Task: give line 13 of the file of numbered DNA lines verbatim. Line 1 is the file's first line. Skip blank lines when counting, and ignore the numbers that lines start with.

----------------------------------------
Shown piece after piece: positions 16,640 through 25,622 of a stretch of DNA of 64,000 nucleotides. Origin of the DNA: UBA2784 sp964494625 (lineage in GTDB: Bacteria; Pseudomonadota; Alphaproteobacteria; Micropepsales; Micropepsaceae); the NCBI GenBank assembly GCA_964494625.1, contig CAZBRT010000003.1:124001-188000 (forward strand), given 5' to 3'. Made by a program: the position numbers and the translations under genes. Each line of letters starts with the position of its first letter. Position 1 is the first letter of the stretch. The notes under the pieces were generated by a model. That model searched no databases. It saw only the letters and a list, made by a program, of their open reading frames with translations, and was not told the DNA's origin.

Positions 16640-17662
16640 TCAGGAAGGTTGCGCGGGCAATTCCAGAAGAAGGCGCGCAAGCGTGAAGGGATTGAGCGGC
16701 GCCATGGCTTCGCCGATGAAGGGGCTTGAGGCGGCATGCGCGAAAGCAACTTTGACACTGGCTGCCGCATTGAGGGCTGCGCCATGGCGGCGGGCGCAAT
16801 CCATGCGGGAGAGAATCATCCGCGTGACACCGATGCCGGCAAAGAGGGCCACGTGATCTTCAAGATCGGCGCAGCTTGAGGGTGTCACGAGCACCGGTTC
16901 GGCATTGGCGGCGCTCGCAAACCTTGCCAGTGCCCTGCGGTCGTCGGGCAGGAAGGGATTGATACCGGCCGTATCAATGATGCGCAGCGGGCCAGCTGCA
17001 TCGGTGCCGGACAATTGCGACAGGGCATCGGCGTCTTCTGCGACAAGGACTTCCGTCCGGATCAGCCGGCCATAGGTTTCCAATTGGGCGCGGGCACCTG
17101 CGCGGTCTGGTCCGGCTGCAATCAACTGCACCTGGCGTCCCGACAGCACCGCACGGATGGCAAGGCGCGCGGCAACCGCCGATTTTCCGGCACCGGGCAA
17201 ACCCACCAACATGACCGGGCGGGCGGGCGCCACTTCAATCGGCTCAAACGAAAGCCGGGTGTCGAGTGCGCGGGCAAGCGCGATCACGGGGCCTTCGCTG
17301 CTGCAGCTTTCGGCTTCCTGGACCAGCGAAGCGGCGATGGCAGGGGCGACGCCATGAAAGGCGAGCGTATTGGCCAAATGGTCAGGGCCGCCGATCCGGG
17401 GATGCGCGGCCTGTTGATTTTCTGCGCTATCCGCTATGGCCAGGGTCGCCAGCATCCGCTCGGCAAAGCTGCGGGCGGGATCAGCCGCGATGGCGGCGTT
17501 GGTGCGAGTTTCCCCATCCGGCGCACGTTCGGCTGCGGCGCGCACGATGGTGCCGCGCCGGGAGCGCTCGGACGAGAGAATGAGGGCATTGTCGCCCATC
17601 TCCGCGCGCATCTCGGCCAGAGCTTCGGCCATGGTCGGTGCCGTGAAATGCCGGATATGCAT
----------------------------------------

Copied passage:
17601 TCCGCGCGCATCTCGGCCAGAGCTTCGGCCATGGTCGGTGCCGTGAAATGCCGGATATGCAT